Page:The Inheritors, An Extravagant Story.djvu/113
that than you think. Even you will have to learn."
"But not for a long time," she interrupted audaciously.
"I hope not," he answered, "I hope not." She nodded and glided away.
We resumed the road in silence. Mr. Churchill smiled at his own thoughts once or twice.
"A most amusing . . ." he said at last. "She does me a great deal of good, a great deal."
I think he meant that she distracted his thoughts.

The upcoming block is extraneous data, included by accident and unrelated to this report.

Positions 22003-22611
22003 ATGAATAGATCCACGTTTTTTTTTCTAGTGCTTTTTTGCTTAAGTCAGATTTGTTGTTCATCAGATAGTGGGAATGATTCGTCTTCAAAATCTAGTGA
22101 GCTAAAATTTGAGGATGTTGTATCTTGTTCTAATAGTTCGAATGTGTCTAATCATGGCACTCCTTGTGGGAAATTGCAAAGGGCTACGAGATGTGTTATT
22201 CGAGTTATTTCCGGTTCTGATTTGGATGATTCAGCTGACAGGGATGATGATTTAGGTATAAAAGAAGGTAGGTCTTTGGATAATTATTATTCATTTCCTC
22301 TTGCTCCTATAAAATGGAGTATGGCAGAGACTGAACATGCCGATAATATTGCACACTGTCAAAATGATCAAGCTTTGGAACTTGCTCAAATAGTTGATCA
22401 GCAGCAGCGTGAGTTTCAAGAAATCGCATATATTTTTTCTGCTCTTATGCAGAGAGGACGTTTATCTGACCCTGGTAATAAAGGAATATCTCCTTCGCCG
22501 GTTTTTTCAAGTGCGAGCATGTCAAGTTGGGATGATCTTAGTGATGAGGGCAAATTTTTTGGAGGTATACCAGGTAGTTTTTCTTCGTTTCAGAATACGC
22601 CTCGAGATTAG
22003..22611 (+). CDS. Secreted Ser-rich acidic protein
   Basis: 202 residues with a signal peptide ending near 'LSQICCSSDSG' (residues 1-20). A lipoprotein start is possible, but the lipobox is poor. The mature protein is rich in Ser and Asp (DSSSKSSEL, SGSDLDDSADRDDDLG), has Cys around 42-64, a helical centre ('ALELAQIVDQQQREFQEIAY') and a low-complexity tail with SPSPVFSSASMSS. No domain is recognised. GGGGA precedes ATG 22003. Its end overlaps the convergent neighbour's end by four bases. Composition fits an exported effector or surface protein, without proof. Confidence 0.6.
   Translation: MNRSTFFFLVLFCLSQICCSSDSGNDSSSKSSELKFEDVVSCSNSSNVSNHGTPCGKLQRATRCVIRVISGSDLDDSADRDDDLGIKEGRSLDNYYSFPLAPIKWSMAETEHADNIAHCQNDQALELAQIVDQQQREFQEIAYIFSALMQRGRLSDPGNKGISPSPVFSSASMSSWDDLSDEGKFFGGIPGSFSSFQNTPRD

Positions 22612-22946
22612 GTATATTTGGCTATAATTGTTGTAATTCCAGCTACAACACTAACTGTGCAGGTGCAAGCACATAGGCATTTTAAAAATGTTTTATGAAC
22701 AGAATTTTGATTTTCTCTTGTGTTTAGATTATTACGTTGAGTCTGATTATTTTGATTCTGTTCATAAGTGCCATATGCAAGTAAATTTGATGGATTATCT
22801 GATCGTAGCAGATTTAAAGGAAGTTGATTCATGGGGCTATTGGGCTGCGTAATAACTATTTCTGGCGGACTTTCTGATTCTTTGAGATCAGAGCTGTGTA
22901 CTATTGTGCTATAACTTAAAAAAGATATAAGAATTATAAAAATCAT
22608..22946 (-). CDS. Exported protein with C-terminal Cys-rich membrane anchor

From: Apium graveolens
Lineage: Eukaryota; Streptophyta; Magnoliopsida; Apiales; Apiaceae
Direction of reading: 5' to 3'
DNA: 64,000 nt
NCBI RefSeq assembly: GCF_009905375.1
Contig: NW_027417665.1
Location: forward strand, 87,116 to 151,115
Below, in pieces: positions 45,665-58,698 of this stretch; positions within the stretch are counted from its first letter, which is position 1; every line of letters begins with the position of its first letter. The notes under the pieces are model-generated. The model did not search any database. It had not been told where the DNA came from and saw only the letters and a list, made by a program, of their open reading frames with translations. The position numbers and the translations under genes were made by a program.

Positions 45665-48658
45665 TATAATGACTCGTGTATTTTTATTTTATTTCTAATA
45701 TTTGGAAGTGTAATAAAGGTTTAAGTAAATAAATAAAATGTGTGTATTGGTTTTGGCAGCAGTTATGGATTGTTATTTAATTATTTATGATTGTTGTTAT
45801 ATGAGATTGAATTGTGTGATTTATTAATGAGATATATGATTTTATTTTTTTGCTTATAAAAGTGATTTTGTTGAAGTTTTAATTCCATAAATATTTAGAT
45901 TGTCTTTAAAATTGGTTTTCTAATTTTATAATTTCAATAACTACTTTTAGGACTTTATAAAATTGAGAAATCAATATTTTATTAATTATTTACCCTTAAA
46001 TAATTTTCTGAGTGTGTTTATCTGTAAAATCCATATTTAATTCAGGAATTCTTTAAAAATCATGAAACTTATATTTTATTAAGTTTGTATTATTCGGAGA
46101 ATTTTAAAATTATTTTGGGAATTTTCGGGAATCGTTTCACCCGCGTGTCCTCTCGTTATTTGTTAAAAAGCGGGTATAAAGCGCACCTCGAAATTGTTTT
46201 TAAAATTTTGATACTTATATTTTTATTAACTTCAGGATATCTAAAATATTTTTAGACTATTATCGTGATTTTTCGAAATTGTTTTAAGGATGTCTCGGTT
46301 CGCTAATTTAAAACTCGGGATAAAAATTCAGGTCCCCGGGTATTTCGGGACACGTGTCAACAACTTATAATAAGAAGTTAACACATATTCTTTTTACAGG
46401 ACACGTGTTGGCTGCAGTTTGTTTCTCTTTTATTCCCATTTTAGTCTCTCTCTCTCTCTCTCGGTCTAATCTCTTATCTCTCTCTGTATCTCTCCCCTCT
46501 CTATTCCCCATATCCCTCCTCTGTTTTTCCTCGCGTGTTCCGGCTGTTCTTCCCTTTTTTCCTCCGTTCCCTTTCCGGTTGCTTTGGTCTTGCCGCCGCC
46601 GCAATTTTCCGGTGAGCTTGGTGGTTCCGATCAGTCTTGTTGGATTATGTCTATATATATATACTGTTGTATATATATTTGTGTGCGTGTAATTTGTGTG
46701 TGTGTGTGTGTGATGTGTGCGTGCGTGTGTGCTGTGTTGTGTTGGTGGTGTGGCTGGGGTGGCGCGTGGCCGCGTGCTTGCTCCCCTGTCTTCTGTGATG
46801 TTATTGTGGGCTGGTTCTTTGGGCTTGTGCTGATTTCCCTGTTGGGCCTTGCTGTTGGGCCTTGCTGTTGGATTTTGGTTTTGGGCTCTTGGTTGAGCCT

"Does she always talk like that?" I asked. He had hardly spoken to me, and I felt as if I were interrupting a reverie—but I wanted to know.
"I should say she did," he answered; "I should say so. But Miss Churchill says that she has a real genius for organization. She used to see a good deal of them, before they went to Paris, you know."
"What are they doing there?" It was as if I were extracting secrets from a sleep-walker.
"Oh, they have a kind of a meeting place, for all kinds of Legitimist pretenders—French and